Influential Black Sociologists

Influential Black Sociologists

Our list of influential Black sociologists leads the field in research and advocating in areas such as race and technology, women’s studies, social policy, inequality, and more. They are paving the way for the next generation of sociologists.

Top 10 Black Sociologists from the Last 30 Years

  1. Patricia Hill Collins
  2. William Julius Wilson
  3. France Winddance Twine
  4. Lawrence D. Bobo
  5. Bertice Berry
  6. Aldon Morris
  7. Nathan Hare
  8. Bobby William Austin
  9. Maxine Leeds Craig
  10. Chancellor Williams

Find out where the overall most influential Black scholars and leaders across all disciplines earned their degree with a look at The Colleges with the Most Influential Black Graduates.

According to the American Sociological Association, Sociology is the study of social life, social change, and the social causes and consequences of human behavior.

Organizations that are important to the field of sociology, like the The Association of Black Sociologists, are working to help advance and support members’ careers, bolster the number of minority sociologists, and increase the sociological knowledge of Black and other underrepresented minority groups.

Diversity in the field of sociology is strong. Black people comprise 13.4% of the total U.S. population, and 18.4% of the bachelor’s degrees awarded in sociology in 2017 were earned by Black students. The influence of the scholars in our list and groups such as those mentioned above have contributed to the strong interest in the field of sociology by Black people.

Chart showing Bachelor's Degrees Awarded in Sociology, by Race, 2017
Source Data: American Sociological Association, Bachelor’s Degrees Awarded in Sociology, by Race or Ethnicity

Black Sociologists Making Important Contributions to the Field

Prominent scholars in the field of sociology, including William Julius Wilson, France Winddance Twine, Aldon Morris, Patricia Hill Collins, and Lawrence Bobo, advocate for and publish in areas such as human rights, social policy, gender, race, poverty, and inequality. Academic work in sociology can often be interdisciplinary as well, and sociologists may research in areas such as the intersection of politics and race, women’s studies as related to race, and African American studies in the context of social issues. Many of the scholars in our list have also explored and ultimately have published works on topics such as protest, the Civil Rights Movement, race and technology, and the Black religious experience.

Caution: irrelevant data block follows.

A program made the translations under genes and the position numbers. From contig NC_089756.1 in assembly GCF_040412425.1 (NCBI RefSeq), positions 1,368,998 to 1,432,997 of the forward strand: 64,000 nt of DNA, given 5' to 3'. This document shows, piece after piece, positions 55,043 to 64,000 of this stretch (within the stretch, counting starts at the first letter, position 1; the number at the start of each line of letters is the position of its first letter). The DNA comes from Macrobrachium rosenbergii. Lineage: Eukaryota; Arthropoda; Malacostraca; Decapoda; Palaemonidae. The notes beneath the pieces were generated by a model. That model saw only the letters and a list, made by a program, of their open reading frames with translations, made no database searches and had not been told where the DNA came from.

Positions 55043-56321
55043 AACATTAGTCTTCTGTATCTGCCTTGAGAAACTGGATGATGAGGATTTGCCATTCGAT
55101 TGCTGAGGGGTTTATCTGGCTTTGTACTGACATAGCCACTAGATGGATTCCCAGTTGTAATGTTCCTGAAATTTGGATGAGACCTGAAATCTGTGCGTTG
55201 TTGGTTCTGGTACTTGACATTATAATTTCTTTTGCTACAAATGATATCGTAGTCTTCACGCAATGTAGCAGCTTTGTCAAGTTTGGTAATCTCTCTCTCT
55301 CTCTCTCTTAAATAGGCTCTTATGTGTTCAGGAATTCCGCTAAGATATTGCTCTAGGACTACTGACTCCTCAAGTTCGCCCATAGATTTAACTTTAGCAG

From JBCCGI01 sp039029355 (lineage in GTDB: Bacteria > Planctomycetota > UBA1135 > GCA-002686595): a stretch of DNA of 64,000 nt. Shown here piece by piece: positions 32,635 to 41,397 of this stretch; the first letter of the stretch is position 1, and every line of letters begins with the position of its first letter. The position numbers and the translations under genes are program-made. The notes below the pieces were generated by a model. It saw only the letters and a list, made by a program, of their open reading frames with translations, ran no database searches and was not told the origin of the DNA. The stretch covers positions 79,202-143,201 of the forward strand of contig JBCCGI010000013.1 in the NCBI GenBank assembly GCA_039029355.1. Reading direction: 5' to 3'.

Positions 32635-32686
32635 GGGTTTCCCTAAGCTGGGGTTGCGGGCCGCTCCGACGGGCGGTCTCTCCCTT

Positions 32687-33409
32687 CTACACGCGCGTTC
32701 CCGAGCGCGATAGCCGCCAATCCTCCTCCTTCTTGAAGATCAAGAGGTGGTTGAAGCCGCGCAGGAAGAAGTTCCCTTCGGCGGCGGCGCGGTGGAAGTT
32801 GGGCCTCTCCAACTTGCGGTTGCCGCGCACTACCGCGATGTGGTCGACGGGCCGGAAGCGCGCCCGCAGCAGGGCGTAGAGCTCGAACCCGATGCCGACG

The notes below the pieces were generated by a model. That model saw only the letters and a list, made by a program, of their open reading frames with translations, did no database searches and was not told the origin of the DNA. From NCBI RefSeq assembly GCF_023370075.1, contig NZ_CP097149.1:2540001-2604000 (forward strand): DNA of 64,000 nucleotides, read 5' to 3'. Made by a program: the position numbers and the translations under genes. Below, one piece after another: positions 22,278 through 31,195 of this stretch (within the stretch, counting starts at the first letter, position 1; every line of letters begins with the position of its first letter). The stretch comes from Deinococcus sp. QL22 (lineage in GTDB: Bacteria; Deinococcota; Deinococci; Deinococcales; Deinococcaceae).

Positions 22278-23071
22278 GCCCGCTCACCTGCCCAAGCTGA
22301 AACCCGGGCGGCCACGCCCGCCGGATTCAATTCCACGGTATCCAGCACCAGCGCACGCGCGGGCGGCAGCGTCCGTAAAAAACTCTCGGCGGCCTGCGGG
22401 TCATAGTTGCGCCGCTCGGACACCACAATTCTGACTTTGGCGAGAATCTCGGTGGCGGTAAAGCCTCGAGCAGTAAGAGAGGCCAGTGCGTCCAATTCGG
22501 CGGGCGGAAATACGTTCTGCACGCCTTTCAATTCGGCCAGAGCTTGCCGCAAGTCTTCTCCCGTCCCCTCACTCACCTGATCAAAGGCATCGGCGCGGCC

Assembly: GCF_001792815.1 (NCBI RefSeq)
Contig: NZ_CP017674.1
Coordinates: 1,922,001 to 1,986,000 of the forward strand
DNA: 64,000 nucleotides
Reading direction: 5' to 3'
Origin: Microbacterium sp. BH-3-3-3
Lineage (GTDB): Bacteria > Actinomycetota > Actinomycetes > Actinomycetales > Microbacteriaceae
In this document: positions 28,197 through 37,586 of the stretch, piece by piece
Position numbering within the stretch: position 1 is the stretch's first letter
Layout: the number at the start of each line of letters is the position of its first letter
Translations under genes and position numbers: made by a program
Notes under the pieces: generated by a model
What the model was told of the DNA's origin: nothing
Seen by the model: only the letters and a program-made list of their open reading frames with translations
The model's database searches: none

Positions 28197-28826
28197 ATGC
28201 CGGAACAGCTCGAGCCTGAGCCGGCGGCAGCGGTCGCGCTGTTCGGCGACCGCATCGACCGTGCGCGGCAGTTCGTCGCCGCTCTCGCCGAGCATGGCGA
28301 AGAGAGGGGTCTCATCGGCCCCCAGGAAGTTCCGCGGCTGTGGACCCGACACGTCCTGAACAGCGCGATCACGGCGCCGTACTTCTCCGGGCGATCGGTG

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25 Influential Black Sociologists From the Last 30 Years

The Black scholars in our list were identified as highly cited and searched people using our machine-powered Influence Ranking algorithm, which produces a numerical score of academic achievements, merits, and citations across Wikipedia/data, Crossref, Semantic Scholar and an ever-growing body of data.

Find out more about our Methodology.

List is arranged alphabetically

  1. Bobby William Austin

    1944 - Present (80 years)
    Bobby William Austin is an American sociologist, lecturer, and writer. He is a leading scholar on African-American men and boys and was the first person, as a Program Officer with the W.K. Kellogg Foundation, to fund major philanthropic initiatives for African-American men and boys. Over the past 30 years, in the fields of education, social policy, youth development, cultural theory, philanthropy and religion, he has created a series of structured venues as pathways for how citizens might live life in communities as individuals and as members of groups where peace, meaning, and innovation are...
  2. Bertice Berry

    1960 - Present (64 years)